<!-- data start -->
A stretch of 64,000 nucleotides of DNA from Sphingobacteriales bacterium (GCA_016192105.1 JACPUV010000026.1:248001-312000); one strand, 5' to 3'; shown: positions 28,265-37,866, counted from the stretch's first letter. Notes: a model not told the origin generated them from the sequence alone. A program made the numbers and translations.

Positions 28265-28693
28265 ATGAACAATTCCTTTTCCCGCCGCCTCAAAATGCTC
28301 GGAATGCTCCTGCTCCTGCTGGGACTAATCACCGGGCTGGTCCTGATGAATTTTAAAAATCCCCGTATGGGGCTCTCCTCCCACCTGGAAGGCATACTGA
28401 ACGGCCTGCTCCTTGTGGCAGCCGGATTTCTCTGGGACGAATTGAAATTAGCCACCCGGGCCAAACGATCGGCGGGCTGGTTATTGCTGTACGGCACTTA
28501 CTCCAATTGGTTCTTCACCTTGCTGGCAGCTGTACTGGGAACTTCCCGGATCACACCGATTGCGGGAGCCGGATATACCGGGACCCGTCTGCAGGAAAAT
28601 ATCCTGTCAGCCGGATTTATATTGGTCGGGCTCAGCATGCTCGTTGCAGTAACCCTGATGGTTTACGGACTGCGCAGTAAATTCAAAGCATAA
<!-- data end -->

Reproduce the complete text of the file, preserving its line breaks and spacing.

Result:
A stretch of 64,000 nucleotides of DNA from Sphingobacteriales bacterium (GCA_016192105.1 JACPUV010000026.1:248001-312000); one strand, 5' to 3'; shown: positions 28,265-37,866, counted from the stretch's first letter. Notes: a model not told the origin generated them from the sequence alone. A program made the numbers and translations.

Positions 28265-28693
28265 ATGAACAATTCCTTTTCCCGCCGCCTCAAAATGCTC
28301 GGAATGCTCCTGCTCCTGCTGGGACTAATCACCGGGCTGGTCCTGATGAATTTTAAAAATCCCCGTATGGGGCTCTCCTCCCACCTGGAAGGCATACTGA
28401 ACGGCCTGCTCCTTGTGGCAGCCGGATTTCTCTGGGACGAATTGAAATTAGCCACCCGGGCCAAACGATCGGCGGGCTGGTTATTGCTGTACGGCACTTA
28501 CTCCAATTGGTTCTTCACCTTGCTGGCAGCTGTACTGGGAACTTCCCGGATCACACCGATTGCGGGAGCCGGATATACCGGGACCCGTCTGCAGGAAAAT
28601 ATCCTGTCAGCCGGATTTATATTGGTCGGGCTCAGCATGCTCGTTGCAGTAACCCTGATGGTTTACGGACTGCGCAGTAAATTCAAAGCATAA